The Ukrainian Ministry of Infrastructure requests a joint decision among the governments of Poland, Belarus and Ukraine, if the E40 waterway project is to be implemented. This needs to be based on sound economic and environmental assessments. The Ukrainian authority stated this in a letter sent to the Save Polesia partner NECU as response to their invitation to participate in a media event about the threats of the planned E40 waterway.
Accordingly, the Polish section of the shipping route is key to the E40 waterway project: ‘without the willingness to plan and the possibility of implementing measures by Polish colleagues, progress in the project is not economically feasible.’ The letter outlines not only the immense costs of constructing the waterway in Poland, but also the disastrous environmental impacts this would have. Dried out wetlands, and as a result increased drought periods, is only one devastating impact mentioned. The proposed waterway in Poland would also drain local groundwater in many sections and could have severe negative consequences for local agriculture, households, as well as on key habitats and globally threatened species.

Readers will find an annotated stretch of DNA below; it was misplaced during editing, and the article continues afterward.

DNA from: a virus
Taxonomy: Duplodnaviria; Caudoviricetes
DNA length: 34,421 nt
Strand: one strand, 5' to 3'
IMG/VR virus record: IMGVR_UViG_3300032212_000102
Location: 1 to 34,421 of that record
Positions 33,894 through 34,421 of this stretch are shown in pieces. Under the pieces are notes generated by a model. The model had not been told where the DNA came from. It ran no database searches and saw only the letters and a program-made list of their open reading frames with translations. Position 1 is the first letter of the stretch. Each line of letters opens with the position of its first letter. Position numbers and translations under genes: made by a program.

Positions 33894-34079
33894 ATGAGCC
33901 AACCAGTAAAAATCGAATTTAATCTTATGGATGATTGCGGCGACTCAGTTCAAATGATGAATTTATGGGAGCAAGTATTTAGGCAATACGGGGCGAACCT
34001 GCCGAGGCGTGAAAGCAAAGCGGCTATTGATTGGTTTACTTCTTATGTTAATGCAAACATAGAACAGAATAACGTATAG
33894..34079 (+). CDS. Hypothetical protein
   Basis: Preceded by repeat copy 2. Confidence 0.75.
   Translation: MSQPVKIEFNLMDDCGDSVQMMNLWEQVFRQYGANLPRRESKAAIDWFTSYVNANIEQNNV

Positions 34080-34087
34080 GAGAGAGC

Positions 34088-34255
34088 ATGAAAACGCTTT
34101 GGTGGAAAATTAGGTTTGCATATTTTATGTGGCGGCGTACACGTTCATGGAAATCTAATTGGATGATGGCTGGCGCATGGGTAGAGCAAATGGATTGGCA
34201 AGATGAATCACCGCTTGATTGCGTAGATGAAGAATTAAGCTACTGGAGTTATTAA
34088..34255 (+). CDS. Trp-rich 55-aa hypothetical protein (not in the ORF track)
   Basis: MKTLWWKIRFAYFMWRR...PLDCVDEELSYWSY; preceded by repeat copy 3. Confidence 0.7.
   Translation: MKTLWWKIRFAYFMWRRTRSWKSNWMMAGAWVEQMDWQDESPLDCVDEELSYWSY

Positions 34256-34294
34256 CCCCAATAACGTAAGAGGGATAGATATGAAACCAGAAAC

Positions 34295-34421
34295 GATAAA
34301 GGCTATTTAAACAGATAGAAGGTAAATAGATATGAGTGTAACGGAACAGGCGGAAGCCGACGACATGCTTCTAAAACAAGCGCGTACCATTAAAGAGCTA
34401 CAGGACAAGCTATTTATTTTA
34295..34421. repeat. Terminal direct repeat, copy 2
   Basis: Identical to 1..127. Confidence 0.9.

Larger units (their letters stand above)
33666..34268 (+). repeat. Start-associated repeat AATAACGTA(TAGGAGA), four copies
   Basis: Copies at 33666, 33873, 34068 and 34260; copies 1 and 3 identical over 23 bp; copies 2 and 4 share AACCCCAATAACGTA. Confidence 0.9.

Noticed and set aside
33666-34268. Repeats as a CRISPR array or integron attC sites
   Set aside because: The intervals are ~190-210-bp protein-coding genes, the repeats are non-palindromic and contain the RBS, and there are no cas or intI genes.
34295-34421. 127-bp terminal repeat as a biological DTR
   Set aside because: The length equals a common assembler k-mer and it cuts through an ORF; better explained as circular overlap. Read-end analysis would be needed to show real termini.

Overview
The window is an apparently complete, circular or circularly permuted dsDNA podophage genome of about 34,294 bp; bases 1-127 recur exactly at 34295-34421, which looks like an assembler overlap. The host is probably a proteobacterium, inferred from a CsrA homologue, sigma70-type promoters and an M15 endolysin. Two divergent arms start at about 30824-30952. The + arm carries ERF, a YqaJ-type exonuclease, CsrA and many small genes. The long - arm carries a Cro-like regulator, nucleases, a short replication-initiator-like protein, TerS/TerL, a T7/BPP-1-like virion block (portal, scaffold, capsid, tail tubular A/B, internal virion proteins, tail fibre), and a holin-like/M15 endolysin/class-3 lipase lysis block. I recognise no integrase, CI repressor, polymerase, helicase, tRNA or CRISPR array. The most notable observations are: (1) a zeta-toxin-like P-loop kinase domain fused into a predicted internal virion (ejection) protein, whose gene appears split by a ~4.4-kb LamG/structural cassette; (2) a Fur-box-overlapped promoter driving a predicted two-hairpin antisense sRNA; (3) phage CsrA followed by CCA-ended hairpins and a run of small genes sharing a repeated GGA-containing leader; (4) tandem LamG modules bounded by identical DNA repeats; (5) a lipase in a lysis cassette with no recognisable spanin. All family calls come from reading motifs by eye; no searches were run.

Although not mentioned by the Ukrainian Ministry, the E40 waterway project would not only cause an environmental disaster in Poland, but also in Ukraine and Belarus – and in fact in Europe’s greatest intact wetland wilderness. Despite this bleak outlook, national governments are progressing the E40 waterway project step by step. Contrary to the statement from the Ukrainian Ministry of Infrastructure, there exists evidence that one of Europe’s most pristine rivers, the Pripyat, has been dredged as part of the E40 waterway in Ukraine’s Chernobyl Exclusion Zone – the most contaminated area of the world.
- Read the letter of the Ukrainian Ministry of Infrastructure on the E40 waterway
- Detailed comments on the Ministry’s letter by NECU
- Read more about the waterway proposals and a summary of its impacts
- No Economic Case for the E40 Waterway Expert Study Reveals
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* Top image shows the Prypiat-Stokhid National Park in Ukrainian Polesia © Daniel Rosengren / FZS